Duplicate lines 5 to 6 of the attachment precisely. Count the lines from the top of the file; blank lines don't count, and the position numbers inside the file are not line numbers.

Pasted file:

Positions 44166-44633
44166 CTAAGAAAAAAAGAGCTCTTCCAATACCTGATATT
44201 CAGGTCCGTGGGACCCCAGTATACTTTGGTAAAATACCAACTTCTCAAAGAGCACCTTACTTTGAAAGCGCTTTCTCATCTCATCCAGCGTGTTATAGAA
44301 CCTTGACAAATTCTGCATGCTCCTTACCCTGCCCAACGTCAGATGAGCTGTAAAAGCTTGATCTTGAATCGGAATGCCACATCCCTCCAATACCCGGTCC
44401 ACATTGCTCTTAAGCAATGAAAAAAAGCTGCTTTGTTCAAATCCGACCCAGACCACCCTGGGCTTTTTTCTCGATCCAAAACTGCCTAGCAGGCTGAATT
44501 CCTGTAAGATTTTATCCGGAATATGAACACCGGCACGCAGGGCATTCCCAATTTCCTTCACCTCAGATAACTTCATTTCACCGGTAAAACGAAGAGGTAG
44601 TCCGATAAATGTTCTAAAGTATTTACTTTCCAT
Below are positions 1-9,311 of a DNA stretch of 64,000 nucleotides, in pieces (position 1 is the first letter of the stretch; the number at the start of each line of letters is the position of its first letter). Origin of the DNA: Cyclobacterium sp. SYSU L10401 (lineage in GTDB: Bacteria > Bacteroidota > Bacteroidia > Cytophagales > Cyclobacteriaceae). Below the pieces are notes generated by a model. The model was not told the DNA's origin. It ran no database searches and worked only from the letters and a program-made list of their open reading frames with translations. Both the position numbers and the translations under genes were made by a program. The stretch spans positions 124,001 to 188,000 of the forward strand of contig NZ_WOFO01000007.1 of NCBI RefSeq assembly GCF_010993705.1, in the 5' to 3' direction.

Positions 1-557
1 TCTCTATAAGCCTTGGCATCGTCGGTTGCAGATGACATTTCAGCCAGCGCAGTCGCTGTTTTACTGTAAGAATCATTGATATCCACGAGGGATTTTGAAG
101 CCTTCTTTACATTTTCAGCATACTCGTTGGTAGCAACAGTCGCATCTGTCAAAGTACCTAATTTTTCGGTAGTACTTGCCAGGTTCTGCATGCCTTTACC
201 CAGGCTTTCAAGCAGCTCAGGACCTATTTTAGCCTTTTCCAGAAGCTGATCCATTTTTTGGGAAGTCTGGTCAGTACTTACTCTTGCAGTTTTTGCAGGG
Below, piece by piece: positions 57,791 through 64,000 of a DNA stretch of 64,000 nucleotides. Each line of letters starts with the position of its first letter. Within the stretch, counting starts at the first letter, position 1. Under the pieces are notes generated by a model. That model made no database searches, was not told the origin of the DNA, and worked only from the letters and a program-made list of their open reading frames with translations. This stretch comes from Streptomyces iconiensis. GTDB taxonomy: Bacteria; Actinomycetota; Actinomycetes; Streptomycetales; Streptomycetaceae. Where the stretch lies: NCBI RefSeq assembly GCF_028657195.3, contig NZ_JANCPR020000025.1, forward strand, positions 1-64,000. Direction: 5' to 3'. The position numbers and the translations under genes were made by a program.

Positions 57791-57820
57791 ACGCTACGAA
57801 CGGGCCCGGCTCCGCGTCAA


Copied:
44401 ACATTGCTCTTAAGCAATGAAAAAAAGCTGCTTTGTTCAAATCCGACCCAGACCACCCTGGGCTTTTTTCTCGATCCAAAACTGCCTAGCAGGCTGAATT
44501 CCTGTAAGATTTTATCCGGAATATGAACACCGGCACGCAGGGCATTCCCAATTTCCTTCACCTCAGATAACTTCATTTCACCGGTAAAACGAAGAGGTAG